Original version - dated August 8th

Original version – dated August 8th

“We expect to return to this subject at a later date.”

Not only has the BBC never bothered to explain to its funding public why an article written by its own Head of Statistics was so radically altered but it has also not returned to the subject of casualty ratios during the 2014 conflict in any meaningful way, preferring to quote UN supplied figures sourced from political actors and with no independent BBC verification of those figures apparent.

One organization which has carried out meticulous identification of the names appearing on the casualty lists supplied by Hamas and additional actors is the Meir Amit Intelligence and Information Centre and it recently published its eleventh report on the topic – available here. Links to the previous ten reports can be found here.

Notably, this latest ITIC report studies fifty names which did not appear on the lists of casualties supplied by Hamas. All of those 50 casualties belonged to assorted terrorist organisations and most of them were Hamas operatives.

The ITIC report states:

“The findings of our investigation so far (based on an examination of approximately 61% of the names of the dead) suggest that terrorist operatives constitute 48.7% of the names that have been identified, and noninvolved civilians constitute approximately 51.3%. This ratio may vary in the future, but not significantly, in our assessment.” […]

“This ratio differs from the findings of the report of the UN Commission of Inquiry, indicating that 1,462 civilians were killed, out of 2,251 Palestinians fatalities, i.e., around 65% of all the casualties were civilians. Thus, by implication, according to the UN report, around 35% of the dead were terrorist operatives, although the report refrains from saying explicitly that all the others are operatives affiliated with terrorist organizations (the report uses the phrase “Palestinian armed groups”‘).”

A media organization truly committed to accuracy and impartiality would clearly have made good on its stated intention to “return to this subject at a later date” in order to ensure that the information it continues to quote and promote is indeed accurate, that its rulings on complaints on the topic are fact-based and fair and that its impartiality is not compromised by the failure to provide audiences with accurate civilian/combatant casualty ratios on one side of the conflict – as was for example evident in the BBC’s recent prolific coverage of the conflict’s anniversary.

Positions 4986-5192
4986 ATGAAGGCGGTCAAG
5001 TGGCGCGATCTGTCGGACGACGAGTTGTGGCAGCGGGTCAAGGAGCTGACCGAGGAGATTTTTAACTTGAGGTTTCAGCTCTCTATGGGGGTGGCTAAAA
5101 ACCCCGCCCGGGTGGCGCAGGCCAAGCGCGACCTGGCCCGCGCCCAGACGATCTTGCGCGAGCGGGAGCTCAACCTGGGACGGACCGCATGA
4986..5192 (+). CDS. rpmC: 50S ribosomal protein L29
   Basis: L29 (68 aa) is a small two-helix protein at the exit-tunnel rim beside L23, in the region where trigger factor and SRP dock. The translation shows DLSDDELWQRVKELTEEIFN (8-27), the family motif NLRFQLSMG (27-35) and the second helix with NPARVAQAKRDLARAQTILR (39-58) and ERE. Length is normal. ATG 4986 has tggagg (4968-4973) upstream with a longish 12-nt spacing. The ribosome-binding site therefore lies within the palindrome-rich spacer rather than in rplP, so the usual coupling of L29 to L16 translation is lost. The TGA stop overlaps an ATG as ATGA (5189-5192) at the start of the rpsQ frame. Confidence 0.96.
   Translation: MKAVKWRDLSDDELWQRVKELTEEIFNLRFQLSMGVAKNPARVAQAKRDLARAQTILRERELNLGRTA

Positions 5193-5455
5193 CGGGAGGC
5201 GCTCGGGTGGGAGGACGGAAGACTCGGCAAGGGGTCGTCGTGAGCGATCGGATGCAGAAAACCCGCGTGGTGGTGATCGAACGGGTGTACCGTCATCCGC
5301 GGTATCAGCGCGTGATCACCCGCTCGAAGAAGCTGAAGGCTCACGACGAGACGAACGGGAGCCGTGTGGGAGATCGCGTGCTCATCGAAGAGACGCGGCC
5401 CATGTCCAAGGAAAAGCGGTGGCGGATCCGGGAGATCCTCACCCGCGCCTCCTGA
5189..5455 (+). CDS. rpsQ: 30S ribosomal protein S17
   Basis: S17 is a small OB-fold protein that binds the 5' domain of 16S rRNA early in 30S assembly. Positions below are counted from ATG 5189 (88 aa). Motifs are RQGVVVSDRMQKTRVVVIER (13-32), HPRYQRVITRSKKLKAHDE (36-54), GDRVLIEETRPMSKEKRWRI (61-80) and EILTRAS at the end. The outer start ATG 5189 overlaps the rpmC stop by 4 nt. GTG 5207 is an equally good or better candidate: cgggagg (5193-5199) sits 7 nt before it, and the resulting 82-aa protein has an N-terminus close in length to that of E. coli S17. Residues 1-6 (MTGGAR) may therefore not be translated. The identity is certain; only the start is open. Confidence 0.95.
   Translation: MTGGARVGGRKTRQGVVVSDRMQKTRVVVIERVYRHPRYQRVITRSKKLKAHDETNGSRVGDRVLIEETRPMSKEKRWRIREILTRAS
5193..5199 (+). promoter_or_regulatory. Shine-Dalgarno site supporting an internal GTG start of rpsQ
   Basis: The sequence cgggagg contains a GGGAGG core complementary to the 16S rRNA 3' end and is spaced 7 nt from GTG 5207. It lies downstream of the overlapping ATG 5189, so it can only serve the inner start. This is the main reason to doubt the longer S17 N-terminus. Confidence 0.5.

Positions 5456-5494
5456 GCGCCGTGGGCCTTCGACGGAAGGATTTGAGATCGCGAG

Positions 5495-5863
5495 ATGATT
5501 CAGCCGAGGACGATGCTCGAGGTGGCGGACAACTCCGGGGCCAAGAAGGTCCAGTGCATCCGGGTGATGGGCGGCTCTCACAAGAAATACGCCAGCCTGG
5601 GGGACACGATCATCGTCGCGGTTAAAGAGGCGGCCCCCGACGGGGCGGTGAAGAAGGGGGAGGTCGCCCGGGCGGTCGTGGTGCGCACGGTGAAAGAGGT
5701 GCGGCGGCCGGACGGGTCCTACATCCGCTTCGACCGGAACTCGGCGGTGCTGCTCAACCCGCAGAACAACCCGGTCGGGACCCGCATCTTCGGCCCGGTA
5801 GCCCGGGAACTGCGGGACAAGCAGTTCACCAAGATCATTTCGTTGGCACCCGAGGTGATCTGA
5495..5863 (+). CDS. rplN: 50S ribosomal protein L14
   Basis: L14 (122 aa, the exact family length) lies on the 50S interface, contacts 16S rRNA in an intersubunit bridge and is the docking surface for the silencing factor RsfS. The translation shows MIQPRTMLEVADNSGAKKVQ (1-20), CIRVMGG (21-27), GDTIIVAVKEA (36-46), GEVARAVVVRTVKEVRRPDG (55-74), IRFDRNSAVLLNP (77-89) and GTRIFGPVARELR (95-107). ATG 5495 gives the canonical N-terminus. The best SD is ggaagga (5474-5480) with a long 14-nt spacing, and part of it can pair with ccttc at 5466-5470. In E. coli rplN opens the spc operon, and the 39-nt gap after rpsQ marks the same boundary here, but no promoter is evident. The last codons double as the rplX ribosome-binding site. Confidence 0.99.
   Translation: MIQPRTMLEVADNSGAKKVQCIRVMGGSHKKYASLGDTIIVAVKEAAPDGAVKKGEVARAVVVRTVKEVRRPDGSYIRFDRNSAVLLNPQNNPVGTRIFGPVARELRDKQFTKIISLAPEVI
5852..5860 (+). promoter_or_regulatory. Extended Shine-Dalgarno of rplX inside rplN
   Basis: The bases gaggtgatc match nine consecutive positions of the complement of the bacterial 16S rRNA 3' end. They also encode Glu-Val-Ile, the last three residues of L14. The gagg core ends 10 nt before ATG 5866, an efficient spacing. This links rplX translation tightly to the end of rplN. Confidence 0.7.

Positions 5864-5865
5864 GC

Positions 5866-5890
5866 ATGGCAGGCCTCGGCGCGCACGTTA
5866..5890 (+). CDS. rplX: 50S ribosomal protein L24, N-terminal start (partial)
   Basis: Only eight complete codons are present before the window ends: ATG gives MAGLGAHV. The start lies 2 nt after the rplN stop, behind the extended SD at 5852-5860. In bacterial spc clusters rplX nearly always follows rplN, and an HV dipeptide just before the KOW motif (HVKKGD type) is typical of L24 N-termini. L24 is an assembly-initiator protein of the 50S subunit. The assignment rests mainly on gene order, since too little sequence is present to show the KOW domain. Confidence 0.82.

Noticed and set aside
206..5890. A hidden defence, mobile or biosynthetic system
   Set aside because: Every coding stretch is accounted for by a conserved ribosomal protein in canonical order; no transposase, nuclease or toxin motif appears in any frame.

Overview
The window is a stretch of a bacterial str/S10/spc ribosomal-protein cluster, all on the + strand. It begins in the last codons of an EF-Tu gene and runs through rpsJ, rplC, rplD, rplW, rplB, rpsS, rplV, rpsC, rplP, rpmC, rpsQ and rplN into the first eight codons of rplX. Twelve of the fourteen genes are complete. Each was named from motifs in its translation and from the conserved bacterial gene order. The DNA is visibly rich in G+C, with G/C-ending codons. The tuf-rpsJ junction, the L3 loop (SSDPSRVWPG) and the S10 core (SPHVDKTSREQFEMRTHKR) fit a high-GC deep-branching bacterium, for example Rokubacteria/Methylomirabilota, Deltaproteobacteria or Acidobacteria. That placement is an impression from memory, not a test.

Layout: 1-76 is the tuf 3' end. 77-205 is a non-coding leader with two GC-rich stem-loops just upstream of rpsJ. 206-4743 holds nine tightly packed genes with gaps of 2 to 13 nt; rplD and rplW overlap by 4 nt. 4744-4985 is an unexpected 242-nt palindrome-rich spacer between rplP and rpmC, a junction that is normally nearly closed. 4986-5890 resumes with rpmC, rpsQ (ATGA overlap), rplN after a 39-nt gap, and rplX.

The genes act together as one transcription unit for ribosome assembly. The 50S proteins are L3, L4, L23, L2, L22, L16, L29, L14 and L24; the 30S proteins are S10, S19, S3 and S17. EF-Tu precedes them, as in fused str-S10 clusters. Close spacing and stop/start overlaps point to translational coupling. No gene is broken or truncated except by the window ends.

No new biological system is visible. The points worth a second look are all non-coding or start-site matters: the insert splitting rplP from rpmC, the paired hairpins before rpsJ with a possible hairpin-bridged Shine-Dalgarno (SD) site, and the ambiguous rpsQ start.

“Now on this day last year another war erupted in Gaza. It lasted 51 days and turned into the longest, most costly conflict of the three wars in the past six years. More than 2,100 people were killed in Gaza and 72 were killed on the Israeli side including 66 soldiers. And a very high price paid by civilians – and most of all children – became a defining issue in this confrontation.” (Rebecca Kesby, ‘BBC World Update: Daily Commute’, BBC World Service, 8/7/2015) [emphasis added]

Of course the longer the BBC fails to address this topic openly and honestly, the more it fosters the impression of a political motivation behind the both changes made to its August 8th 2014 article and its subsequent presentation of the subject of civilian/combatant ratios in the Gaza Strip.

Related Articles:

BBC promotion of the inaccurate notion of exceptional civilian casualties in Gaza

BBC Complaints defends its use of Hamas supplied casualty figures

What connects Hamas supplied casualty figures to the BBC’s expedited complaints procedure?

 

The UN, the PRC and Hamas: a postscript with a twist

As was noted here last week, on June 1st the UN Committee on Non-Governmental Organizations approved the first stage of the application by the London-based Palestinian Return Centre for UN accreditation.

Reuters subsequently reported that:

“The British-based Palestinian Return Centre on Tuesday threatened Israel’s U.N. mission with legal action after the Jewish state accused it of having ties to the Palestinian militant group Hamas, an allegation the group said was false.

The Israeli accusations came after a United Nations committee that oversees non-governmental organizations voted to approve U.N accreditation for the PRC, which Israel’s mission said was not only linked to Hamas but promoted “anti-Israel propaganda in Europe.”

“We announce that PRC is considering legal action against the Israeli delegation at the U.N.,” the group said in a statement circulated to the 19-member U.N. Committee on Non-Governmental Organizations.